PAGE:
2021 Contractor of the Year Award Winners

Residential Interior $250,000 - $500,000 — Lasley Brahaney Architecture + Construction

A 1990s builder-grade residence needed an upgrade for organization and natural lighting while updating the look and feel of the kitchen, attached family room and foyer. The homeowners requested more storage and workspace in the kitchen.The transformed space provides extensive storage, a larger island with seating, prep sink, microwave and open as well as closed storage. Strategically placed windows in the kitchen and family room emit more natural light but do not sacrifice workspace in the kitchen. The knee wall separating the kitchen and family room was eliminated and replaced with a decorative cased opening and transom window. The fireplace required renovation due to cracks in the outside brick; inside the red brick was whitewashed. New wood floors extend throughout the foyer, family room and kitchen with a black concrete surrounding the fireplace opening. 

Residential Exterior Over $150,000 — Lasley Brahaney Architecture + Construction

A 1950s Colonial required exterior repairs and renovation. The siding showed wear, several windows no longer worked, the shutters were in disrepair and paint was peeling. The front entrance, wooden columns at the corners of the house and the overhang offered excellent design opportunities to transform the home's appearance. With a new front porch, the home was transformed from a flat, plain mass into a substantial and elegant structure. Copper elements throughout — window headers, gutters, downspouts, porch and cupola — add beauty. The shallow roof overhang challenged the company, which added depth with the copper and window headers.Replacing the columns with recessed panels creates interest and balance.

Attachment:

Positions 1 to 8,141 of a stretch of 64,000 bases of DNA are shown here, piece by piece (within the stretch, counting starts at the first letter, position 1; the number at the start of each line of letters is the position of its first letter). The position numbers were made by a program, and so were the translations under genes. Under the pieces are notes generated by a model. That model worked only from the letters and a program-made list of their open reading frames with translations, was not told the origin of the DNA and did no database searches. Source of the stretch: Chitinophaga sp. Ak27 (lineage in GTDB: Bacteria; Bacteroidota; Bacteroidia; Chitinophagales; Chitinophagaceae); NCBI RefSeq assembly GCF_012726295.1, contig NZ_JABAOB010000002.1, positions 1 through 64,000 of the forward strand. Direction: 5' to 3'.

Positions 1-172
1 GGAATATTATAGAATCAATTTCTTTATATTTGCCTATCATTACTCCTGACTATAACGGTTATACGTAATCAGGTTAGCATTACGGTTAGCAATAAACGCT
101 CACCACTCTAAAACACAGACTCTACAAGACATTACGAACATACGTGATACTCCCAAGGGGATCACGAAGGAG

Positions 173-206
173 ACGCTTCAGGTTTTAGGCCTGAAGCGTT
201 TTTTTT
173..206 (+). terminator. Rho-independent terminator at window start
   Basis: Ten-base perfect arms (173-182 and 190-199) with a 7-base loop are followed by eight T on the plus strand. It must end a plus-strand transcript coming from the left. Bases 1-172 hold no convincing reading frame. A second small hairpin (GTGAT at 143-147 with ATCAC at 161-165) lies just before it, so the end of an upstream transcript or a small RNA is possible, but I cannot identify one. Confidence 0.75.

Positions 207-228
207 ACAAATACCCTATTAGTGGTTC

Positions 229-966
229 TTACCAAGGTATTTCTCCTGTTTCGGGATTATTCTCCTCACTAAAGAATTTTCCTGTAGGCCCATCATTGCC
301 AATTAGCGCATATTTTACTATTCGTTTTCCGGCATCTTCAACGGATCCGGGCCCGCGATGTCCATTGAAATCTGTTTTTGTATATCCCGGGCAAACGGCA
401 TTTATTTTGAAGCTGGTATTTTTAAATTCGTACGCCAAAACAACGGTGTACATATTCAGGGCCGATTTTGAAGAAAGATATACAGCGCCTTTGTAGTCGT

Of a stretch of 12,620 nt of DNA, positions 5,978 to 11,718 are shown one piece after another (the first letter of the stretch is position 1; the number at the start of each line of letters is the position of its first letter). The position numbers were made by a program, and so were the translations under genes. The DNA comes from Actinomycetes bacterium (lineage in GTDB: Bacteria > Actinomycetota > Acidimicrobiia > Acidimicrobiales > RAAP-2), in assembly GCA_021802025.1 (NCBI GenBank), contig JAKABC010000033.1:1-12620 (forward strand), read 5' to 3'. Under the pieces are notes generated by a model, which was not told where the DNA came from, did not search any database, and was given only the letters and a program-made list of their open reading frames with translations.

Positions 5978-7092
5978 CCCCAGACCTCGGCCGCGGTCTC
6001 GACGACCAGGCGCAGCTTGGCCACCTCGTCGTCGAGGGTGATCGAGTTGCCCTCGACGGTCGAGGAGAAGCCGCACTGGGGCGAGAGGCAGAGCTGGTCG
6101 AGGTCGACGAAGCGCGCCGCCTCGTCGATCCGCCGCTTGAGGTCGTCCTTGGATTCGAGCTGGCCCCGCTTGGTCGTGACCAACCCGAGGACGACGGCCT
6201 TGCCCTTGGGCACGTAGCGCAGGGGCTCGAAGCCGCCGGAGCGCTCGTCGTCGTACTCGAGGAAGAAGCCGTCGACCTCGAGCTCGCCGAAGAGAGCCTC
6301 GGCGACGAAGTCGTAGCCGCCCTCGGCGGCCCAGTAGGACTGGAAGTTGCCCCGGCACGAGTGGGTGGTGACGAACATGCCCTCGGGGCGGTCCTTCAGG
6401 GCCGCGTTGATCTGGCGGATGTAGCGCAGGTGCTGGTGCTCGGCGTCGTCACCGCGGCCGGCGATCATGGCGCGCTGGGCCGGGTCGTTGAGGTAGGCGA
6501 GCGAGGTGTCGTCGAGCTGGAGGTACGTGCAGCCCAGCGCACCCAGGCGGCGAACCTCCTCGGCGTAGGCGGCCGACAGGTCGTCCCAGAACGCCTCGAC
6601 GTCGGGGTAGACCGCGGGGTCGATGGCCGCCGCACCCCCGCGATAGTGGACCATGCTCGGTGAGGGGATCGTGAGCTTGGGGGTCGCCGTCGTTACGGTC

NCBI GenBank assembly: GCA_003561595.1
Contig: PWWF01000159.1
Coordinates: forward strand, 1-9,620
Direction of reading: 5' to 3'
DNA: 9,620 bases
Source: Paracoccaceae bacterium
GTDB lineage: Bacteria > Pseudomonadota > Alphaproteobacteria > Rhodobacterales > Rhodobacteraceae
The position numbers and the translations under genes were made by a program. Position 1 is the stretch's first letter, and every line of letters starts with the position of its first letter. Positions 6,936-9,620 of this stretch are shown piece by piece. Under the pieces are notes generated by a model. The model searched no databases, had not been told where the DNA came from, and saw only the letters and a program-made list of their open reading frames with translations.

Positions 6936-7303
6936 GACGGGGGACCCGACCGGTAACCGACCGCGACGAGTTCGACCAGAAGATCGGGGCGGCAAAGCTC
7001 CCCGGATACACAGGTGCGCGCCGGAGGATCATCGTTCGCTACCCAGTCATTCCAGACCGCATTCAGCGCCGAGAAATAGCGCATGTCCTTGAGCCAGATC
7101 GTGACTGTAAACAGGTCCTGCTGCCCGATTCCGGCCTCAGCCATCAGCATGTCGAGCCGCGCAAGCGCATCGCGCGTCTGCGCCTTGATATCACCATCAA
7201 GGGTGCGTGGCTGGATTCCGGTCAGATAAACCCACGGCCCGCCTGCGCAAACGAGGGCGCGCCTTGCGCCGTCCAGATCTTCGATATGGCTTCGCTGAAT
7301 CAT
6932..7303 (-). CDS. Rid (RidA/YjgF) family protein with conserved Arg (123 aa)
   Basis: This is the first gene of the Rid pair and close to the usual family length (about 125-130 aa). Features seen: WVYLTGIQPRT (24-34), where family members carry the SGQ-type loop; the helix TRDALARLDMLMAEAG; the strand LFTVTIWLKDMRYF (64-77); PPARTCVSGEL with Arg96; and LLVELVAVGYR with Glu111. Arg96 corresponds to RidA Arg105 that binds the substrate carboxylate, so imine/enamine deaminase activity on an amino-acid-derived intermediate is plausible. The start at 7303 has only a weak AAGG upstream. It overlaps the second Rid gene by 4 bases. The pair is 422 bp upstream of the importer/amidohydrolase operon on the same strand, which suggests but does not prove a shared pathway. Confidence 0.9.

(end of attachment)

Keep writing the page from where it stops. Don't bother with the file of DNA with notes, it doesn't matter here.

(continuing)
Residential Detached Structure — Lasley Brahaney Architecture + Construction 

October 29, 2012 Superstorm Sandy decimated the Jersey Shore with high winds and storm surge. As many families with homes at the shore, this client lost a bungalow-style beach house...but decided to rebuild. With the completion of the original home, the lot next door became available! Purchasing the space for a garage and storage, they also wanted a guest house for extended family. The Cape Cod-style cedar shingle building complements the new home but does not overpower it. New building codes instituted since Hurricane Sandy limited installations. The two-story end wall is 8-inches thick to withstand hurricane force winds and flooding Stormproof windows with tempered glass were used throughout. Situating the detached building art the far end permits space for a swimming pool and ample gardens. 

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